Thursday, October 18, 2012

On Baseball Slumps and Rained-out Games

Those few people who have read my baseball novel, In Front of Fifty Thousand Screaming People, know that the almost super-human feats of Ronny Thompson, ace pitcher for the Chicago Cubs, depends in part on rain delays. By the time the playoffs come around, Thompson seems to be the only Cubs' pitcher who can win a game. His normal rotation is to pitch every fourth day, but his manager bumps that up to every third day in the playoffs.

That begins in the NLDS. He pitches game 2 in Atlanta, then due to a rain delay he gets to pitch game 4 in Chicago to even the series at 2-2. After a day of travel, someone else is going to pitch game 5 in Atlanta. But, instead of a rain delay, it turns out major vandalism (terrorism?) had rendered the lights inoperable, along with the back-up system. Thompson then pitches the rescheduled game 5, and wins, propelling the Cubs into the NLCS against St. Louis.

Part of what Thompson and the Cubs are facing is a slump by their two best hitters, and a series of poor performances by their best relief pitcher, the man who usually comes on in the 9th and closes out the game. What has caused these slumps? Are they the natural result of the ebb and flow of any athlete's abilities? Some days you're hot, some days you're not? Or is it a case of bribery? The New York mobster who has bet against the Cubs is becoming more desperate, and he has associates more than willing to do his bidding. Bribing a few players is like old-time gangsterism. The Cubs' manager has a decision to make: Does he bench the slumping players?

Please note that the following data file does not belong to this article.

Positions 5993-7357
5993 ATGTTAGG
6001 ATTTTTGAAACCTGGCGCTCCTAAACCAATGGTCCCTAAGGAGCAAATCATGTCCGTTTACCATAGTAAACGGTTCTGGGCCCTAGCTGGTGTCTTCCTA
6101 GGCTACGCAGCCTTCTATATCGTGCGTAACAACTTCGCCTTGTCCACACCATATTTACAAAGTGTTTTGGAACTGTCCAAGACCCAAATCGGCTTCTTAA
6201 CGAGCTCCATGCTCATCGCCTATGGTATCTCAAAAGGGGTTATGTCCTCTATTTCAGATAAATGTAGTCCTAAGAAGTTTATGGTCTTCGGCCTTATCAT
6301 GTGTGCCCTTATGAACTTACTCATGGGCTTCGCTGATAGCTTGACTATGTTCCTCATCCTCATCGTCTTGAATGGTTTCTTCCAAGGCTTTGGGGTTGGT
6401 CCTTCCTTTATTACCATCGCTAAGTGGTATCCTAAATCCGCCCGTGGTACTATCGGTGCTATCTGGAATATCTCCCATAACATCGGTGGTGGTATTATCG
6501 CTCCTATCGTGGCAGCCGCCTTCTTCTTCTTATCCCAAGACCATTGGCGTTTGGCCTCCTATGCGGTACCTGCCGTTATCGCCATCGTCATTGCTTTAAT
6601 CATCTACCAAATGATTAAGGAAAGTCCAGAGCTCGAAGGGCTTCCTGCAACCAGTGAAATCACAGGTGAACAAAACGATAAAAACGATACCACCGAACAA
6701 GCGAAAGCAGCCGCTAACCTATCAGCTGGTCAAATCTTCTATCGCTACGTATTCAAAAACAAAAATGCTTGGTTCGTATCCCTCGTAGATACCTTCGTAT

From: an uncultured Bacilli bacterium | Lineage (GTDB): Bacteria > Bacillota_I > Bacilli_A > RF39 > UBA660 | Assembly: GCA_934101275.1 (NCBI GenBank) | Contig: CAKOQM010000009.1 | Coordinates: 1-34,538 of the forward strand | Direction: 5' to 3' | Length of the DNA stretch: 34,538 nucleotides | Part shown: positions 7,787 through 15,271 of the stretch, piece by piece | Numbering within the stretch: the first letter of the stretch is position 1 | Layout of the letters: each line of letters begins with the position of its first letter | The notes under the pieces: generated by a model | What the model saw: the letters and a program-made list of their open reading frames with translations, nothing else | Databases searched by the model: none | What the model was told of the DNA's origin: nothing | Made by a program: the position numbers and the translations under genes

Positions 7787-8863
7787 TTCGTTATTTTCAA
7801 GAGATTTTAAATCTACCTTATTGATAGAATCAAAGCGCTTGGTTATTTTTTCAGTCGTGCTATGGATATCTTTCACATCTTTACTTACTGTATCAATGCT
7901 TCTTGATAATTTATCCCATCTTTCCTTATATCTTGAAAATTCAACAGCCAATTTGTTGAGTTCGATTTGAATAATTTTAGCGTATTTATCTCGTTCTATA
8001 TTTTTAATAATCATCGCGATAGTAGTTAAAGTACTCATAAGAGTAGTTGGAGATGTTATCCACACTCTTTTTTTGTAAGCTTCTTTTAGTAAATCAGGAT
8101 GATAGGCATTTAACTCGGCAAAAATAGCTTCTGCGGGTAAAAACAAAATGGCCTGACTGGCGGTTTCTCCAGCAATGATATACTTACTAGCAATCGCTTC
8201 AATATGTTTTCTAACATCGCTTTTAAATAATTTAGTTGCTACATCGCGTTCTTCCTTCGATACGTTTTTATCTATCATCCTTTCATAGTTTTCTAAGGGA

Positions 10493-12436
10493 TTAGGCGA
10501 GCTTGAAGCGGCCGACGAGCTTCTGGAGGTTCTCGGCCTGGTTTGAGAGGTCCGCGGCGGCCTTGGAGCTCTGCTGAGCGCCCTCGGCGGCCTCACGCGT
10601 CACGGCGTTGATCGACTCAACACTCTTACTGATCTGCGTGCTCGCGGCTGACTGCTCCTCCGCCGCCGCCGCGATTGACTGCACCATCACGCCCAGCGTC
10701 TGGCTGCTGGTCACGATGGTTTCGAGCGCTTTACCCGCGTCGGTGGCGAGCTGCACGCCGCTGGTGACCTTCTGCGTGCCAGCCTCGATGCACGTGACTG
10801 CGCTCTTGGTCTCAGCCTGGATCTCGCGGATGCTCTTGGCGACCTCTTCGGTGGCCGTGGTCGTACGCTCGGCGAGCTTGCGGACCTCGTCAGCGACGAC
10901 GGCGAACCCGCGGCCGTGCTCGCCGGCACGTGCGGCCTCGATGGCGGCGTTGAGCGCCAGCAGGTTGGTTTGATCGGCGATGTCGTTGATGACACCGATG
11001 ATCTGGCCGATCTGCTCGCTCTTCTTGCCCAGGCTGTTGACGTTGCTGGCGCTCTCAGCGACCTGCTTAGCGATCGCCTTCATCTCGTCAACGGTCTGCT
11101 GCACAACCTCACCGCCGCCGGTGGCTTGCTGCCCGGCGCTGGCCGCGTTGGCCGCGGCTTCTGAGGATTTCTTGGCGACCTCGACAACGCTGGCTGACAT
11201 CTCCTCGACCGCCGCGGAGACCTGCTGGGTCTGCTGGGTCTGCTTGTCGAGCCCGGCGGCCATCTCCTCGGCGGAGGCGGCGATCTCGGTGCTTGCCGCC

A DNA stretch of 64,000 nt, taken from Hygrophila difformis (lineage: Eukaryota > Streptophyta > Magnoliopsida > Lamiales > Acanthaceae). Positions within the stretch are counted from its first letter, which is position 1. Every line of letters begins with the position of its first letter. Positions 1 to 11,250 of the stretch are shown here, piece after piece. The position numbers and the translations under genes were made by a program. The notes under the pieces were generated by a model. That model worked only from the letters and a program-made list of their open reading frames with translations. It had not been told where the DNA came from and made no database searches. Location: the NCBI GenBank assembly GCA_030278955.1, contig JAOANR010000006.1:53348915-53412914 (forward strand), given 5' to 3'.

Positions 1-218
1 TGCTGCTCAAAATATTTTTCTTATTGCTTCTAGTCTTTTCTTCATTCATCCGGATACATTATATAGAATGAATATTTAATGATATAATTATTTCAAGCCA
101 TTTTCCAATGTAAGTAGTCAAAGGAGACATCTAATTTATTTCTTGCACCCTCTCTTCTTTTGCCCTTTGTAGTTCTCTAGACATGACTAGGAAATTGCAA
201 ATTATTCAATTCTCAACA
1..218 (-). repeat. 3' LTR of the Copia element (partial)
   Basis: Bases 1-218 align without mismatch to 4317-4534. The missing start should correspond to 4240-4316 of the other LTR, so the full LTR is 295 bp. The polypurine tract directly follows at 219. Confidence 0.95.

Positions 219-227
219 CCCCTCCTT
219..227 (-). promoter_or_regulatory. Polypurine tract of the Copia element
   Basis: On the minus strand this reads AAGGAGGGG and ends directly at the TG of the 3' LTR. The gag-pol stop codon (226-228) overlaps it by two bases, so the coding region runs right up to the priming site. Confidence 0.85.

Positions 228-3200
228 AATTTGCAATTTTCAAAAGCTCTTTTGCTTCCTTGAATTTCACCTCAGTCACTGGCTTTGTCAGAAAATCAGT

The New York Yankees are experiencing this now. The slump by four of their starting hitters is deep, deeper in fact than the slump that the Cubs' stars sink into in the novel. And yesterday they experienced a rain delay. Now the manager has an extra option on the table as far as his starting pitcher tonight in the rescheduled game. Does he have an ace available tonight who wouldn't have been available last night?

Baseball is a good game for these kind of strategies. It's interesting to see the situation I wrote in the novel coming true in real life this playoff season.

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